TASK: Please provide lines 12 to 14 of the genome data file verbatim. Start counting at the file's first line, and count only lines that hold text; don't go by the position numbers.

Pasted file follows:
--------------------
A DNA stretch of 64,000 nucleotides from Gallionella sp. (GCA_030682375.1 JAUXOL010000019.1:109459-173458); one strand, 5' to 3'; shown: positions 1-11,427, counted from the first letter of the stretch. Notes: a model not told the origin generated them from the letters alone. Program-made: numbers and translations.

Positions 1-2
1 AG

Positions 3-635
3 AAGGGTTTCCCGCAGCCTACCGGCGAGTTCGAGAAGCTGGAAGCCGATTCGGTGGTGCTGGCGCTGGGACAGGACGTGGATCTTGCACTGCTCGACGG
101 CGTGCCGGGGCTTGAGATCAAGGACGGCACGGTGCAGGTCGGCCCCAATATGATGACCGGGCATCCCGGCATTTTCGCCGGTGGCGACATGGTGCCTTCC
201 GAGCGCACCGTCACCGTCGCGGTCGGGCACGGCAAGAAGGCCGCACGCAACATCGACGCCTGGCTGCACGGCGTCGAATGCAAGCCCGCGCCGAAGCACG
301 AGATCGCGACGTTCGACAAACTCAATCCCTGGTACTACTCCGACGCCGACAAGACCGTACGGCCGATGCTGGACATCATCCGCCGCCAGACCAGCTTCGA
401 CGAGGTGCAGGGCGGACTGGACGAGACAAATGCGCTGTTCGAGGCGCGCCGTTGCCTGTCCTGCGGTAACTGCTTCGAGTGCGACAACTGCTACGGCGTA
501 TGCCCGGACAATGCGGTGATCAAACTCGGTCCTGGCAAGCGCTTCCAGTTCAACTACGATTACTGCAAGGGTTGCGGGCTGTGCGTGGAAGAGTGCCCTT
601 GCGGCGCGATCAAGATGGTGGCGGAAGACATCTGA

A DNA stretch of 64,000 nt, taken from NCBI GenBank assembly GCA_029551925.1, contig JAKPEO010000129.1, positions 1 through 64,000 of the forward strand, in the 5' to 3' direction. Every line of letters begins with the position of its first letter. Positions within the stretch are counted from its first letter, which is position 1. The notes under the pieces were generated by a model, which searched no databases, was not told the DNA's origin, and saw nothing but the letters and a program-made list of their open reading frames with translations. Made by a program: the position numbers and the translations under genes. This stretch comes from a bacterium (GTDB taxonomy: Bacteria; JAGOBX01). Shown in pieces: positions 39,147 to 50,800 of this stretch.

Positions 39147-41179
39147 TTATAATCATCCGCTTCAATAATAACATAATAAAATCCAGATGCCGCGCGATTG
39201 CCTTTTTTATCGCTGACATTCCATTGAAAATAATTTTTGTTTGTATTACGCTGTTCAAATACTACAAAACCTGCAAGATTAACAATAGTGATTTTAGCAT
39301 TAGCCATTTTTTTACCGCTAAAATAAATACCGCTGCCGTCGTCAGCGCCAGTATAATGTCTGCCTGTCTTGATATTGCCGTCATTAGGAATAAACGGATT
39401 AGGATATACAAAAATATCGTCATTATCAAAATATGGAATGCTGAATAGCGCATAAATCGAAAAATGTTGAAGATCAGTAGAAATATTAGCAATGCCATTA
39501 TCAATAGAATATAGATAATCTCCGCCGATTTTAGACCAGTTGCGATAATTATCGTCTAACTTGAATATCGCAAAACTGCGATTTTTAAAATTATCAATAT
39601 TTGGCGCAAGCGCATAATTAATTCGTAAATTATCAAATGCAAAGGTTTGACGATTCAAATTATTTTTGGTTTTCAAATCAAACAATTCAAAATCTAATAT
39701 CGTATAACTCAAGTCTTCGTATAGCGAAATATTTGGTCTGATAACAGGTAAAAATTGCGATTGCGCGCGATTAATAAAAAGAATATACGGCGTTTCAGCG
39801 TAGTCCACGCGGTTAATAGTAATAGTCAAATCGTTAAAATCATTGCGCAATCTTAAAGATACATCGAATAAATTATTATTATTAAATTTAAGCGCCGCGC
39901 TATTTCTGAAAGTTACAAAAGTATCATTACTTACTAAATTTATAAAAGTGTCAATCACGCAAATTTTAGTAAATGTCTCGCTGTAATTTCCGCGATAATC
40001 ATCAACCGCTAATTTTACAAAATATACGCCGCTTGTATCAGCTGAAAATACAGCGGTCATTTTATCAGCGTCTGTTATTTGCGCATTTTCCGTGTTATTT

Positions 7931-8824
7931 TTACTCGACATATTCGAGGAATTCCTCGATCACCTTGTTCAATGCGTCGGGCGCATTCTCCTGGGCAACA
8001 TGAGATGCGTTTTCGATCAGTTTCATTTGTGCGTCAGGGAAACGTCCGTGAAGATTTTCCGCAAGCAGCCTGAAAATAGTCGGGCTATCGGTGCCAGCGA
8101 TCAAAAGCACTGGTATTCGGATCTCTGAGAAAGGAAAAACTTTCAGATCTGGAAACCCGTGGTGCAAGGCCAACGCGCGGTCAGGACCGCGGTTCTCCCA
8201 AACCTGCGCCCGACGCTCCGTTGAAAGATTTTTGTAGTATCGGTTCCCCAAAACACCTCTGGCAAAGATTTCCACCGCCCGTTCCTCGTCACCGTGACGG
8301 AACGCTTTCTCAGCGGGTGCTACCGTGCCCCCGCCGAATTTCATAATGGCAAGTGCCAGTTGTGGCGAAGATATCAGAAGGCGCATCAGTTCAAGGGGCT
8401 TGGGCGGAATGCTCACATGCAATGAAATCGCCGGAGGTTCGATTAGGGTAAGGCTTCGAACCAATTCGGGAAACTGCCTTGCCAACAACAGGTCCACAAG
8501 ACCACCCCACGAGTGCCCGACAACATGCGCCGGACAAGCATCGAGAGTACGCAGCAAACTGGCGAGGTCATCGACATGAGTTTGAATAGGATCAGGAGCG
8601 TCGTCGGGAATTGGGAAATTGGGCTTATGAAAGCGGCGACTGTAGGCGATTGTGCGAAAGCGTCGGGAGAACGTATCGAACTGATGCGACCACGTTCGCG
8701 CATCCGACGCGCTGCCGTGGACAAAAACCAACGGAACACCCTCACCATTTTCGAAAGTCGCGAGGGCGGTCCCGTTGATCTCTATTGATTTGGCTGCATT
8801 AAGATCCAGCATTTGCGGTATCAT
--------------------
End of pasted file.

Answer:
A DNA stretch of 64,000 nt, taken from NCBI GenBank assembly GCA_029551925.1, contig JAKPEO010000129.1, positions 1 through 64,000 of the forward strand, in the 5' to 3' direction. Every line of letters begins with the position of its first letter. Positions within the stretch are counted from its first letter, which is position 1. The notes under the pieces were generated by a model, which searched no databases, was not told the DNA's origin, and saw nothing but the letters and a program-made list of their open reading frames with translations. Made by a program: the position numbers and the translations under genes. This stretch comes from a bacterium (GTDB taxonomy: Bacteria; JAGOBX01). Shown in pieces: positions 39,147 to 50,800 of this stretch.

Positions 39147-41179
39147 TTATAATCATCCGCTTCAATAATAACATAATAAAATCCAGATGCCGCGCGATTG